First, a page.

Tomatoes are the lifeblood of many kitchens across the world. Bite-size grape and cherry varieties are excellent for quick snacks or salads. Paste tomatoes, such as Romas, are the basis for mouthwatering soups and marinara sauces. The sheer size and meatiness of slicing tomatoes, such as the Big Boy and Beefsteak hybrids, pack a flavorful punch on sandwiches or as a side dish.
Once you plant the seeds, sprouting occurs in seven to 14 days. During this phase, the root and shoot systems of the tomato plant form inside the seed. When they exceed the capacity of the seed casing, the root system grows down into the soil, and the shoot system heads north in search of air and light.
When the tomato seed sprouts, vegetation forms above the soil's surface. The stem and leaves form and branches sprout. Finally, blossoms form at points where fruit forms. Once the flowers die off, the ovary that sits at the base of each flower forms the fruit, the tomato.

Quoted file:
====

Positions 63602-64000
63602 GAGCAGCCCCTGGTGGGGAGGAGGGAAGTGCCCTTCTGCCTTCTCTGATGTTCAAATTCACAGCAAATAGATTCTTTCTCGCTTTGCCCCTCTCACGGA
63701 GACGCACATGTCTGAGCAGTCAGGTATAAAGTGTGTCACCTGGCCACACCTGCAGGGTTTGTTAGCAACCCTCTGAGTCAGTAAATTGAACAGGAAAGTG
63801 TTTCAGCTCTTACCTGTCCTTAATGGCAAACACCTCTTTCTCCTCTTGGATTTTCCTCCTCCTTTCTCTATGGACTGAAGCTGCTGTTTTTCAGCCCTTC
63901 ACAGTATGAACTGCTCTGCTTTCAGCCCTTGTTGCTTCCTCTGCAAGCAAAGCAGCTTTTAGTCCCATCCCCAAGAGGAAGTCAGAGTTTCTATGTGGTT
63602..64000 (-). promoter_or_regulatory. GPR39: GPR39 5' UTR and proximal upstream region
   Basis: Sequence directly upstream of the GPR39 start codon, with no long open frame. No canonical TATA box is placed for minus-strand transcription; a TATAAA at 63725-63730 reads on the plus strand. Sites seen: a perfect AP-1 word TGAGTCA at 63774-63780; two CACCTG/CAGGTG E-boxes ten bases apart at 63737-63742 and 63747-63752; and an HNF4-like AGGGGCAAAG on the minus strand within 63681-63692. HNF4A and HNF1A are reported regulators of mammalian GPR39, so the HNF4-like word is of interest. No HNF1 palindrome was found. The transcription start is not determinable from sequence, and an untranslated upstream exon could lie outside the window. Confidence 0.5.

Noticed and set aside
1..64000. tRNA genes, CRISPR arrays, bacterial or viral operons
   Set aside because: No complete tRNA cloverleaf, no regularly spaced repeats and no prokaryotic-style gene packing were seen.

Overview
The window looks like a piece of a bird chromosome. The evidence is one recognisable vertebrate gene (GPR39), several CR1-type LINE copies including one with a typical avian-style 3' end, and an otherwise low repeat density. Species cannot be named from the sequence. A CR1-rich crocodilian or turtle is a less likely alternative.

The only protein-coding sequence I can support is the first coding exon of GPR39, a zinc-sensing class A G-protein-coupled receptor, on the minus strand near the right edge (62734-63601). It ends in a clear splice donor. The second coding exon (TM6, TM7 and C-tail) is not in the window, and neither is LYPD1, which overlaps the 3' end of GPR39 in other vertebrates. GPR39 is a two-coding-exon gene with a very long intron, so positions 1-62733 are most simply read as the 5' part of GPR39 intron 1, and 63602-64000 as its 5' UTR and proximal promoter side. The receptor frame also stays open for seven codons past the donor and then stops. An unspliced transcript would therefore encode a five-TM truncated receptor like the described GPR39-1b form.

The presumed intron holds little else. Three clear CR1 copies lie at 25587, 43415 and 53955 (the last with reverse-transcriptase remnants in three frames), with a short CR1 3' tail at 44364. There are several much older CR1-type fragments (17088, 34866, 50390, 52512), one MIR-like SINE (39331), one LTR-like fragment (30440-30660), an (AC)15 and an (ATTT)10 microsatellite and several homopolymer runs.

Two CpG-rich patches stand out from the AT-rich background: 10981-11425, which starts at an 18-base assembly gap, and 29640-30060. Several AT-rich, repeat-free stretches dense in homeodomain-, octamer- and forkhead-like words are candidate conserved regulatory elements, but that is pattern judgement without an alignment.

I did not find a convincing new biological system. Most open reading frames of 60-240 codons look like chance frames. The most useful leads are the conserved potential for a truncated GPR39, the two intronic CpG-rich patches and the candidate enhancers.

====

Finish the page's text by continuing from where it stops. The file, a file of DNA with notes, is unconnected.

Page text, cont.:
As the ovaries develop and absorb more moisture and nutrients throughout the fruiting stage, the fruit (now small, hard, green orbs) eventually grows into predetermined shapes and sizes. Once the proper size is reached, the tomatoes change color, depending on their variety. Tomatoes range in color from red, orange, yellow, gold, purple and even brown, with inner flesh that can be a solid color or variegated.
The Afterlife of Tomato Plants
The type of plant determines how many times tomatoes are produced. Determinate varieties fruit once during the growing season, while indeterminate varieties continue to fruit up until the first frost. After fruiting is finished, the tomato plant will die off.